Broadly, there are three types of technology available to the teaching and learning community at large. They are (a). mainstream technology or consumer technology which is available to us off-the-shelf where one can purchase a piece of technology and use it straight away with minimum or no training. In other words, they are consumer products. e.g. a smart phone; (b). instructional or educational technology facilitates learning and helps improve better student performance and/ or achievement which cannot be achieved in the absence of technology. e.g. a smartbar or an IWB invites more student engagement with its interactive features. (c). assistive technology – popularly known as AT – is for people with disabilities. Three types of AT are available to clients. They are commercially available AT, modified AT, and custom-made AT.
What AT does is that it provides physical or cognitive access to people with disabilities to replace a function or functions to successfully meet their everyday challenges. e.g. a powered wheelchair provides access to different environments to a person who has mobility impairments. Moreover, in an education environment AT allows students to find a way around the barriers they face and helps them to actively participate in their learning so that the educational outcomes of these students with learning differences can me maximised. e.g. a text-to-speech app helps a secondary school student with dyslexia to overcome his/her reading difference so that he/she can cope up with the academic demands of reading longer texts. In a nutshell, AT does not remove the difficulties and/or differences that come with having a disability. Instead, it helps kids to work around their challenges.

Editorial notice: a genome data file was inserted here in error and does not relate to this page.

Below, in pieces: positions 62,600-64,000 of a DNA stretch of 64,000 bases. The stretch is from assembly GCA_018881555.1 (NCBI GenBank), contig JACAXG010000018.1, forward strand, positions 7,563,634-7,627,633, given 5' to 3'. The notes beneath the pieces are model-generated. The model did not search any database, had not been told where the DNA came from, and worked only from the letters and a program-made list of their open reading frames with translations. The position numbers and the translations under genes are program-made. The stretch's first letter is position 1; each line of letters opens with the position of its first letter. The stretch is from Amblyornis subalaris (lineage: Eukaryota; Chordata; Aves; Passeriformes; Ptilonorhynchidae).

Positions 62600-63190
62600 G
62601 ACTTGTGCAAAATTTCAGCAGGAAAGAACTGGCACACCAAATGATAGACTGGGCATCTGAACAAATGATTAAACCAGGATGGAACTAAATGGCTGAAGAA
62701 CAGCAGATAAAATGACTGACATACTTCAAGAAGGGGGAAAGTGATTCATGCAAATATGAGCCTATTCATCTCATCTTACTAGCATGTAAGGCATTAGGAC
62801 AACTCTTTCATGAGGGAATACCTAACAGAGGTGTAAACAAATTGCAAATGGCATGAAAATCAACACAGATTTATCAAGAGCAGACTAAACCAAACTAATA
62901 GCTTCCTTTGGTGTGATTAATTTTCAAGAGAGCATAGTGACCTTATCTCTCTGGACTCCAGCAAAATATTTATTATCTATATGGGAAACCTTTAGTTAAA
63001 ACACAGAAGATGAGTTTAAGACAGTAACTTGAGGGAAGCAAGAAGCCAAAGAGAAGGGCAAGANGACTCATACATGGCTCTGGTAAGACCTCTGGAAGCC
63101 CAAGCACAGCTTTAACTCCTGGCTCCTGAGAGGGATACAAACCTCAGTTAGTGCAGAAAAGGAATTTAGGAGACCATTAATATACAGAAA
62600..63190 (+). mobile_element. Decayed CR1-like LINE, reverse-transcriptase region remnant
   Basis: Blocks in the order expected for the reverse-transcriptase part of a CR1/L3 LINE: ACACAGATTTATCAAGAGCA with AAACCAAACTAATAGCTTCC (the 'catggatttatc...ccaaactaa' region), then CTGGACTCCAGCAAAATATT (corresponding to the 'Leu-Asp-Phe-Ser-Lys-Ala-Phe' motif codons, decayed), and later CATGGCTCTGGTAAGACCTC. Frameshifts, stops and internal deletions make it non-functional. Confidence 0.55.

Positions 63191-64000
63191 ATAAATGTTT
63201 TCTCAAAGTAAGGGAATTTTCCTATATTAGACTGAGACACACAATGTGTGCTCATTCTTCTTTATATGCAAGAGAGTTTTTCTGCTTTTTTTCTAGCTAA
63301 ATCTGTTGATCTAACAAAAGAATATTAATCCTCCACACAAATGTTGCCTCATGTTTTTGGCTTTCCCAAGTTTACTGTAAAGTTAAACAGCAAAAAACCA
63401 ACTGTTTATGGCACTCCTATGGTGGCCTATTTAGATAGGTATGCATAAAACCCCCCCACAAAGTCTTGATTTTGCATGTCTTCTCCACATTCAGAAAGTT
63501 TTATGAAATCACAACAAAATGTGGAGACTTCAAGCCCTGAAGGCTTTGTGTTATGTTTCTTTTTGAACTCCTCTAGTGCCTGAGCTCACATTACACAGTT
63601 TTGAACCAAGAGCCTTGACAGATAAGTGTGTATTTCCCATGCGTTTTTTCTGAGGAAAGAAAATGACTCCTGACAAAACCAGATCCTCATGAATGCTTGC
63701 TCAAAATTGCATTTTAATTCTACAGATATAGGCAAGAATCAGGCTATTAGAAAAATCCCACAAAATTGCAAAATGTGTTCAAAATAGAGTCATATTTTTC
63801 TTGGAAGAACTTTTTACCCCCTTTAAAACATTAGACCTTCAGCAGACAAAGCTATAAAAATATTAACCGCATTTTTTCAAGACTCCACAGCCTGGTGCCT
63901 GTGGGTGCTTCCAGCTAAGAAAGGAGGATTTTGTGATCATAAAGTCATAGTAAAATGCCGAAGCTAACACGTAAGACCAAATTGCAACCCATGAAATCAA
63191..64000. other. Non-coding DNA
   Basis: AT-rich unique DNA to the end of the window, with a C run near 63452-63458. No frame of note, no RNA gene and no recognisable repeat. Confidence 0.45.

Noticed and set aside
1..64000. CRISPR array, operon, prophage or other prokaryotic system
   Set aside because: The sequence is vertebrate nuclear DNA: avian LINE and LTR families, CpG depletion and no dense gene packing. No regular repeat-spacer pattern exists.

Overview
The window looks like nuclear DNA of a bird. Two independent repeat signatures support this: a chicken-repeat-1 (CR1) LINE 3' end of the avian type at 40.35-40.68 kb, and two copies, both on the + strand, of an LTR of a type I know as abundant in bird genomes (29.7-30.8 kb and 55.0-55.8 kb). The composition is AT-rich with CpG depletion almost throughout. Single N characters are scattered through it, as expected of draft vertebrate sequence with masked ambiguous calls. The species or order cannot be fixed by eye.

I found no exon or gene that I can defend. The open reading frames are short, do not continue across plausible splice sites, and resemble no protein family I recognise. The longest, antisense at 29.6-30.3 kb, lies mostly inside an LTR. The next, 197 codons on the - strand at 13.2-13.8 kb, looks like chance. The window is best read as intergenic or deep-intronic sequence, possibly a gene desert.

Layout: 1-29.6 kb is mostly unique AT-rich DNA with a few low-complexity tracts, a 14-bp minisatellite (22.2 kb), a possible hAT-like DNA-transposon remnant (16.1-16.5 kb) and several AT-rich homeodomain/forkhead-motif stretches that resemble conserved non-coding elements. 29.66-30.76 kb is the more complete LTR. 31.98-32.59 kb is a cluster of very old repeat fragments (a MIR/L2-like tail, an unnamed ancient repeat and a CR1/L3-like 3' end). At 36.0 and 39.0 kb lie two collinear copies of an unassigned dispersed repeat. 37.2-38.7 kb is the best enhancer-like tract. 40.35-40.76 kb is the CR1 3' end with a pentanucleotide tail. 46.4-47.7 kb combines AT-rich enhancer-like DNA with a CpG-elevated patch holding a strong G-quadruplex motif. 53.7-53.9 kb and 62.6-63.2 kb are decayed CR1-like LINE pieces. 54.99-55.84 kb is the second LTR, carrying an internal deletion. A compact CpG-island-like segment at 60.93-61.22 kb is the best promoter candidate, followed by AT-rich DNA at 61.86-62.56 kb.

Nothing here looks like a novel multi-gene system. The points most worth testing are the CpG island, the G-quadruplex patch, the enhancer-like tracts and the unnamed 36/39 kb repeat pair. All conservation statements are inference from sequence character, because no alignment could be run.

Therefore, a student-centred forces must be adopted when deciding AT requirements for kids with learning differences. Because each of them demonstrates a very individual and complex profile of learning strengths and weaknesses. On the other hand, the nature of their requirement will vary according to subjects, type of assessments and demands of assessments.
Guiding the AT selection process
Two guiding principles are looked at here. Primarily, AT starts with and centers on the client. Based on this principle, we may ask the client about the goal(s) he/she wants to achieve, the activity or activities he/ she intends to do has meaning in life right now, and what the client is able to do. Secondly, a framework or model is often used to guide the decision making process in the selection and evaluation of AT.
The HAAT Model (Cook & Hussey, 1995)
The Human Performance Model (Bailey, 1996) outlines that people performing in systems have in common that they are each somebody (a person), doing something (an activity), at someplace (within a context). The HAAT Model is an extension of HPM where it has four components – the human, the activity, the assistive technology, and the context in which these three integrated factors exist.
A student-centred forces must be adopted when deciding AT requirements for kids with learning differences.
Senior Educational Therapist
DAS Tampines Learning Centre